John's Journal...

Duck Hunting in the Summer

Crow-Hunting Tactics with Will Primos

Click to enlargeEditor’s Note: Summertime duck hunting sounds illegal, and it is. However, simply changing which bird is hunted will leave all the other elements of duck hunting in place. The hunters I told you about yesterday shot crows over water, not ducks. Before deciding there's not much involved in hunting crows, consider that crows have a complex communication system. Ornithologists have identified 50-different expressions crows make. For instance, the sounds "caw-aw, caw-aw, caw-aw" assure the flocks of safety. The "Kawk, kawk, kawk" sound warns crows of danger. Scientists have found that crows, like parrots, can learn to repeat words and long phrases. Crows with their high intelligence and keen eyesight are hard to fool when you hunt them.

Click to enlarge Will Primos, of Flora, Mississippi, the president of Primos Wild Game Calls, has hunted crows for more than 35 years. He enjoys setting up to call crows and uses decoys to bring in the birds. "I try to determine from which direction the crows will come in, and then I'll know where to position myself and my equipment," Primos reports. "Because crows usually like to fly into the wind, I want to make sure I have the wind at my back and be facing the direction from where the birds are coming. I'll use crow decoys and an owl decoy to help lure in the birds. A dozen of these decoys will fit, wadded-up, in the back of a hunting coat, and they don't weigh anything. Setting up the decoys, gives the crows a visual picture of what they're hearing. If I'm calling aggressively and trying to simulate a fight, I'll use the owl decoy. If I'm not calling aggressively and am not attempting to get the crows really excited, then I won't put out an owl decoy."Click to enlarge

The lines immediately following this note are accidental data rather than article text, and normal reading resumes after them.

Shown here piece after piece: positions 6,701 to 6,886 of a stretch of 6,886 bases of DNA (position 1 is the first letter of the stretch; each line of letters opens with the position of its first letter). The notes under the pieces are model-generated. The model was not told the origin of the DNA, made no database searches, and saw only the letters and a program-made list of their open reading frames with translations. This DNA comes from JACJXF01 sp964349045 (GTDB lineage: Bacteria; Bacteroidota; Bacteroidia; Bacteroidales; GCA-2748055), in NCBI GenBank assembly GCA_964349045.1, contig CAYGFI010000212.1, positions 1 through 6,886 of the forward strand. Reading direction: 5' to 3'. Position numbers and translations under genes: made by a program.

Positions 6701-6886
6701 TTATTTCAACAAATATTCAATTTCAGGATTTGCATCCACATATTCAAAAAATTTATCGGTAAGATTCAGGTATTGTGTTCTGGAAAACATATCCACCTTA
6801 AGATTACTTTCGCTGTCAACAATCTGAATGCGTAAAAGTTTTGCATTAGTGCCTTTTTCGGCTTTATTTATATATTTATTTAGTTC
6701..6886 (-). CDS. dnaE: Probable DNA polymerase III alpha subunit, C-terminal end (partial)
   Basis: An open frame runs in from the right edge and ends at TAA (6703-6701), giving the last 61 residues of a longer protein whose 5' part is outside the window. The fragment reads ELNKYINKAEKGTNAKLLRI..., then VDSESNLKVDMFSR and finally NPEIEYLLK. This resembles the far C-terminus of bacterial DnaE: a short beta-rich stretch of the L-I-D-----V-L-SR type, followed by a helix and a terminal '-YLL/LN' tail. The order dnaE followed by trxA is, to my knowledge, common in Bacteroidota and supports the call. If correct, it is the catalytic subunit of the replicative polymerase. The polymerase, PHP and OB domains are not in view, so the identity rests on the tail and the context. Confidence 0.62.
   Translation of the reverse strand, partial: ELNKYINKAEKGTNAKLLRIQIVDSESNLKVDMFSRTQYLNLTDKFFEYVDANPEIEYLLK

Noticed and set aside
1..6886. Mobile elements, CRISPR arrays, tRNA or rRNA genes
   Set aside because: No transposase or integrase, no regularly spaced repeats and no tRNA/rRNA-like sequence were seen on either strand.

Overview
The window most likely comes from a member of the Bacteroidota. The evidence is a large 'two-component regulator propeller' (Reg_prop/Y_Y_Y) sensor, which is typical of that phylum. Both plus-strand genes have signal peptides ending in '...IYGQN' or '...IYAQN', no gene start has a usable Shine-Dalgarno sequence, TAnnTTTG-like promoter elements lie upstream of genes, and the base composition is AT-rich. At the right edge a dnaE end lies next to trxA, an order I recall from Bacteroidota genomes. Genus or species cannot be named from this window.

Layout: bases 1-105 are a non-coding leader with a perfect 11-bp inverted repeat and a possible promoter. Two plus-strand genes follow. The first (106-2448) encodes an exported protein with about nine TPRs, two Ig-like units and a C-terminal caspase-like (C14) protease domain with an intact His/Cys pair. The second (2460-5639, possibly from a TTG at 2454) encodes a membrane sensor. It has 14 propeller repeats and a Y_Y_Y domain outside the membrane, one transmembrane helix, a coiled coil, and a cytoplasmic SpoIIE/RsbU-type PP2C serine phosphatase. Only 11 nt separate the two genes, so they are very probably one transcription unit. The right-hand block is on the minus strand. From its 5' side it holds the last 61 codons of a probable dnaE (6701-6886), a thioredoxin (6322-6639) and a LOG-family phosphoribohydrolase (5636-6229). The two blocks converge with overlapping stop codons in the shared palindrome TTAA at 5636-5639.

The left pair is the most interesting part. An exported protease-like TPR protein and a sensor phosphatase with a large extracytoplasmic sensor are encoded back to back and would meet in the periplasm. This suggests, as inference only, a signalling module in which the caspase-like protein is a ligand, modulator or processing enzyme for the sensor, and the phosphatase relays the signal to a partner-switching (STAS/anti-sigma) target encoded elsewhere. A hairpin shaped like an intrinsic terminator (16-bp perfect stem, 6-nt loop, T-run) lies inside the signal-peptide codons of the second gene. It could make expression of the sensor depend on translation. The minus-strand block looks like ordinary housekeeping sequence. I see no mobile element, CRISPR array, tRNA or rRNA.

To give the set-up a more realistic look, Primos takes rubber bands, black cloth and rocks into his stand site by the water. When he spots a crow, he puts the rubber bands around the black cloth with the rocks inside and throws the rocks and cloth into the air. The rocks carry the cloth high into the air and cause it to fall back to the ground. When the crows see that black image diving to the ground, they assume the cloth is a crow diving in to fight the owl decoy. "When I begin to call, I start by giving three or four 'Hey, I'm over here. You guys come on over,' types of calls," Primos explains. "If I get the crows' attention, I'll give three or four shorter, louder and more-aggressive calls to simulate a fight. Then as the crows begin to come in, I'll make longer calls. Often I'll give six to eight calls in a series, which I cClick to enlargeall a riot call, which tells the crows, 'Hey boys, I have an owl over here, and we need to whip him. You fellows come on right now and let's pound on his head.'"

To successfully utilize Primos' style of crow calling, stay 10- to 20-yards away from the decoys, since that's where the crows will look. Wear camouflage from head to toe, and try to hide in some kind of cover close to the water to keep the crows with their very-keen eyesight from spotting a hunter’s silhouette. Because often crows will fly in and circle to look over a hunter’s set-up, Primos suggests taking the shot as soon as the birds are in range and before they have a chance to see the hunter. Once a hunter has shot an area, Primos advises waiting a couple of months before returning to the same spot and calling crows there again.

Tomorrow: Jerry Tomlin’s Crow-Hunting Techniques

Check back each day this week for more about "Duck Hunting in the Summer"

Day 1: What about Hunting Crows
Day 2: Crow-Hunting Tactics with Will Primos
Day 3: Jerry Tomlin’s Crow-Hunting Techniques
Day 4: More Crow-Hunting Ways with Jerry Tomlin
Day 5: How to Train Your Dogs on Crows for Waterfowl Hunting Later



Entry 407, Day 2